Mr Mongezi Mngqibisa, General Manager: Government Pensions Administration Agency, said that a number of variables had been considered in reaching the figure in the budget. All information was recommended to the Minister of Finance by actuaries. An increase of 4.6% was anticipated. National Treasury had budgeted R200 million as a transfer to the GEPF for NSF pensions. The Department of Home Affairs (DHA) was the custodian for life and death in the country. The process of proving a beneficiary was still alive was cumbersome, and pensions were suspended if the proof was not given. The database had been integrated with that of DHA to verify that beneficiaries were still alive. This was working well. The previous style of verification was still applied for those over the age of 60.
Deputy Minister Nene said that the integration with DHA had removed a lot of the administrative burden from National Treasury. Now, when notification of death was received from DHA, the person was removed automatically from the benefit system.
Mr Jonathan said that the responsibility of advising the death of a beneficiary was still with the next of kin, but updates were received from DHA fortnightly. Families had 36 months to apply for benefits. The administration could not consider any cases submitted after this period. The definition of 'certain people' was contained in the Act. Previously there was only a lump sum payment for spouses but no monthly pension. The 2005 Amendment made provision for spouses and orphans up to the age of eighteen to apply for monthly payments. Orphans between the age of eighteen and 23 could apply for continued benefits while still studying. The age cut-off did not apply in the case of certain permanent disabilities. Spouses who had received a lump sum were given new benefits in 2005. A closing date of 31 December 2006 had been set for applications. The 2008 Amendment extended surviving spouse and orphans benefits to those that had missed the previous deadline, and set a new deadline of 12 January 2012.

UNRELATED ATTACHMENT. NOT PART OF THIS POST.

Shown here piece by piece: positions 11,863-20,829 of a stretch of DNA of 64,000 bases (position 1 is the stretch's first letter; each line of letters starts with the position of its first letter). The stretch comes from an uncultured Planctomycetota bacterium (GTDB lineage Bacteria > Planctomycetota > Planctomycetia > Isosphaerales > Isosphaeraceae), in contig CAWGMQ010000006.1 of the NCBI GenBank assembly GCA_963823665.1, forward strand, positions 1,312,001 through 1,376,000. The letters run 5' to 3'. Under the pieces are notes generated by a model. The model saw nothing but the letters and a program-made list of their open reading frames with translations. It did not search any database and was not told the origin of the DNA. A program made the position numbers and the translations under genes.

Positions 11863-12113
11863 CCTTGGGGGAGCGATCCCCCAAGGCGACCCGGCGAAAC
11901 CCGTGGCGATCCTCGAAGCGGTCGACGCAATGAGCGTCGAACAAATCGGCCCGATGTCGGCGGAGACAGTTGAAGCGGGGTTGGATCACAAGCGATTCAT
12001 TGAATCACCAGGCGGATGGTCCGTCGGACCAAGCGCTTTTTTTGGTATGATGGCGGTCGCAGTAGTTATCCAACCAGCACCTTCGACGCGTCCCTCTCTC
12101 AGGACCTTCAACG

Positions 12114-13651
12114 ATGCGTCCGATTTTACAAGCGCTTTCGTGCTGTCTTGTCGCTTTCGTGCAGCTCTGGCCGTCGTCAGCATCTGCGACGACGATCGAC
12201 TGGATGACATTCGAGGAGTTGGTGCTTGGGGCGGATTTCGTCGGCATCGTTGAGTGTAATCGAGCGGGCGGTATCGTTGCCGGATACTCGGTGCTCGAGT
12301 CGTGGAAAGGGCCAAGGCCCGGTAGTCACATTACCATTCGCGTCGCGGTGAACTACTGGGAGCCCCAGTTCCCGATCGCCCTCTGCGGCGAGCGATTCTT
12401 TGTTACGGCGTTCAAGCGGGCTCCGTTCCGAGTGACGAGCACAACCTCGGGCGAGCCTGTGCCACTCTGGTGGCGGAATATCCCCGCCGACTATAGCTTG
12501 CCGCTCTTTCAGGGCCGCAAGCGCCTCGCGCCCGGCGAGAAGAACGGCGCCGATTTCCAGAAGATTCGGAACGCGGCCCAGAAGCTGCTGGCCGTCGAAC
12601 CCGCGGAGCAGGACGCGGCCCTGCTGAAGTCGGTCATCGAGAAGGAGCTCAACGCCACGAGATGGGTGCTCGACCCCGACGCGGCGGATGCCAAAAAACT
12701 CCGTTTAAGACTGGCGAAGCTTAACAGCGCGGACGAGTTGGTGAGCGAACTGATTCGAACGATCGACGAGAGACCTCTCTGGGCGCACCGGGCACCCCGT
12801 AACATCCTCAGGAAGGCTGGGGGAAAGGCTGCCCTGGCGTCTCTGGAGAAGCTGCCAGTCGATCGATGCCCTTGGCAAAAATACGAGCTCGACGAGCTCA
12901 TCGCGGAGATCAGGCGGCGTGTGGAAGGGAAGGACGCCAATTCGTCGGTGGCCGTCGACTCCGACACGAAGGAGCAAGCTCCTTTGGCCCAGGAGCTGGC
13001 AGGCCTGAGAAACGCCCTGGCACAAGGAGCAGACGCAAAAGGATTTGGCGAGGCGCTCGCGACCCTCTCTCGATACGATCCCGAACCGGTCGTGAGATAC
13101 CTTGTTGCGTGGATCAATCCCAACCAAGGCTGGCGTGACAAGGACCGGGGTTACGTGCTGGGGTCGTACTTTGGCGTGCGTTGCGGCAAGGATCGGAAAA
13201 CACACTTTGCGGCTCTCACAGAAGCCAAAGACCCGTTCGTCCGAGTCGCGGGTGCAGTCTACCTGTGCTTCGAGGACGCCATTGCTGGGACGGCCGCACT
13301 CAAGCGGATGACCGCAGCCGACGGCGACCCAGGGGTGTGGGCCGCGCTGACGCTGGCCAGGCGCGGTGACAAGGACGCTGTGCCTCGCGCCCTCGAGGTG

Mr Jonathan said that the number of orphans had been reduced as children had reached the age of 23. There was a reliance on political organisations for verification of membership. The research unit took the matter further. Secondary data was collected through other organisations through court, prison and police records. Some applicants liked to drop names of persons with whom they might have served time in prison for non-political offences. Employment records and Unemployment Insurance Fund (UIF) records were also checked. Any person who had undermined the cause did not qualify, such as police informers. School records were also used to verify claims. The question was whether the applicant had been prevented from providing for a pension during that time.
Mr Jonathan said that there was an internal audit process. Samples were taken and audited. The Special Investigating Unit (SIU) had been involved at times as well. Government pension legislation made provision for recognition of service in the NSF and affected persons were therefore ineligible for special pensions.
Deputy Minister Nene said that the NSF pension was an attempt to compensate NSF members as this was not compatible with full government pensions.